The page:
Royalle opens the film recounting an anecdote about when she was 13, and she had to fend off a rapist in the woods. Her mother’s reaction? “I told you not to go into the woods.” Her father’s? “Women who are raped are asking for it.” She says in the film, “The only one that comforted me was the policeman. I didn’t feel human.” Describing the story in her book How to Tell a Naked Man What to Do, Royalle wrote, “The message I internalized was that my sexual urges must be contained or, if let loose, they would cause men to do terrible things to me.”
How does one overcome such a powerful and potentially debilitating message? Royalle spent years looking for the right therapist; she found hers at 30, one who shared Royalle’s history of sex work and drugs. Finally, she could truly be herself, and not worry about being judged. Prior to that, “I would call feminist centers that offered therapy or referrals and they didn’t know what to do with me,” Royalle told me. “They didn’t know how to handle a woman that had been in porn. Because I had done a lot of drugs, they felt like I should just check myself into some in-patient place. So when I found her, it was such a relief. I had been in the feminist movement myself and I just thought, How dare you? You’re turning away a woman who is asking for help. It was really appalling.”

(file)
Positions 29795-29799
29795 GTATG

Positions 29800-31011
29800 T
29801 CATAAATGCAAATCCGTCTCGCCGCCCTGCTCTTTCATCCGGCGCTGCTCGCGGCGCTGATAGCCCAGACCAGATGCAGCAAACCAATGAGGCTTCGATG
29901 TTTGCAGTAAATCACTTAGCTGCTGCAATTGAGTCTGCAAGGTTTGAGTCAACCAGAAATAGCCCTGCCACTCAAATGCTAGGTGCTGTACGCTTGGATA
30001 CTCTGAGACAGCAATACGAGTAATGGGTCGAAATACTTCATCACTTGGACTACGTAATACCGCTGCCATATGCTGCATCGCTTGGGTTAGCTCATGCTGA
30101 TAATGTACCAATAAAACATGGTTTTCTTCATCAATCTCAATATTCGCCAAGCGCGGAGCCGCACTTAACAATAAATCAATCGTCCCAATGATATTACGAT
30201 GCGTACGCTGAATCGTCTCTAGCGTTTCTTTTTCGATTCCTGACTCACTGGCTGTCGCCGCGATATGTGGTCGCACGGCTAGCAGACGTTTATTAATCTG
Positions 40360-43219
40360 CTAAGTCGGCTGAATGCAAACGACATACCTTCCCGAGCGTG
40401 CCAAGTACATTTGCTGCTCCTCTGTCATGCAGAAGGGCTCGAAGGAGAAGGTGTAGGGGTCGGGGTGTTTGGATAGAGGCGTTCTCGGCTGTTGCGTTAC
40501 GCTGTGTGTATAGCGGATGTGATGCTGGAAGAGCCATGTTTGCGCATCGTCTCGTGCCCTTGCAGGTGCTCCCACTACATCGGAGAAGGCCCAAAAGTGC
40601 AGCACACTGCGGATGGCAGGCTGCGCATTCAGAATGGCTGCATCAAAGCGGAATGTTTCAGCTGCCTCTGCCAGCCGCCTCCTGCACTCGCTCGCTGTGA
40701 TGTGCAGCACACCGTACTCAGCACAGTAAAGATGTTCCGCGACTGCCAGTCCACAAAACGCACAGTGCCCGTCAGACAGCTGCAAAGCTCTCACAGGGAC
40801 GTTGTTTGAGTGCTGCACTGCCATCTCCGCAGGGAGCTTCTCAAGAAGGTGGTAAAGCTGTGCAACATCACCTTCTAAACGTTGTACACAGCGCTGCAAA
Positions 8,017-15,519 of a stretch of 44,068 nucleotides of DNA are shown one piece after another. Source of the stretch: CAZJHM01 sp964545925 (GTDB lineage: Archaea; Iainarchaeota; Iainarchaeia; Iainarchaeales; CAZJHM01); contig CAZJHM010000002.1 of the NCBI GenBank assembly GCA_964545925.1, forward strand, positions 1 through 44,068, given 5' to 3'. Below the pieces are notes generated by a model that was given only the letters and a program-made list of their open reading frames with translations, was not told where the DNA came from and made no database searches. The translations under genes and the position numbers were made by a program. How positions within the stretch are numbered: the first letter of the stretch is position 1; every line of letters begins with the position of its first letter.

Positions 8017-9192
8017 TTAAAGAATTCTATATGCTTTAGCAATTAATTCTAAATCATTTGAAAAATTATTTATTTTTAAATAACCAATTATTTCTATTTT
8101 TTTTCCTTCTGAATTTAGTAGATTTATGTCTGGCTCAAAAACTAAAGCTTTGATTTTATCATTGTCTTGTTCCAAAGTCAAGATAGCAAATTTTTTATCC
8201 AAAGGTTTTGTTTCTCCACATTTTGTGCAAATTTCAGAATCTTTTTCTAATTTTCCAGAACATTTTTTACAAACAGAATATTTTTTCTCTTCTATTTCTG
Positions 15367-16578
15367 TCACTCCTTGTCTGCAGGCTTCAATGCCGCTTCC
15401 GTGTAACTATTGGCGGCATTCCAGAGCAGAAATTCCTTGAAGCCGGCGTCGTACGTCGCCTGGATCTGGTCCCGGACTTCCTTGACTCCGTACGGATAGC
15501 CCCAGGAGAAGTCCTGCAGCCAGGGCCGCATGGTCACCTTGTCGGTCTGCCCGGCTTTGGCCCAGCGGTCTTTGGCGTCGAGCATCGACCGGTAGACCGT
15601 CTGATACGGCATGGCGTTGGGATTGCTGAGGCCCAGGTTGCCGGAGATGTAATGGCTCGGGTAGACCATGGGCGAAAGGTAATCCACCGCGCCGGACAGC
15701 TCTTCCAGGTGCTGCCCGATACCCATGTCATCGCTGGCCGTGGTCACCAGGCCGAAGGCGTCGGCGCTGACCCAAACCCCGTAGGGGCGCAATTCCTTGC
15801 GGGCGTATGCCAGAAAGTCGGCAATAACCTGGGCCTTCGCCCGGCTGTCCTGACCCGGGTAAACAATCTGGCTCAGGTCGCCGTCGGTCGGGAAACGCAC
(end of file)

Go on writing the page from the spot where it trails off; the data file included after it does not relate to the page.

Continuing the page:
She was surprised to discover, after years of appearing in porn and embracing her role in it, that she had lingering issues about sex that stemmed from her Catholic upbringing. “Even though I felt it was okay to perform sexually for other people to enjoy watching as long as it was consensual, I knew that I still carried a whole bunch of shame around.” Royalle strongly recommends therapy to women who share similar experiences. “We live in a culture that watches these movies in record numbers and we still condemn the women who perform in them. If women that go into porn don’t really confront their deep feelings about this, I really believe a lot of us will continue to carry around a lot of shame that we’re not even aware of, and it will make us suffer.”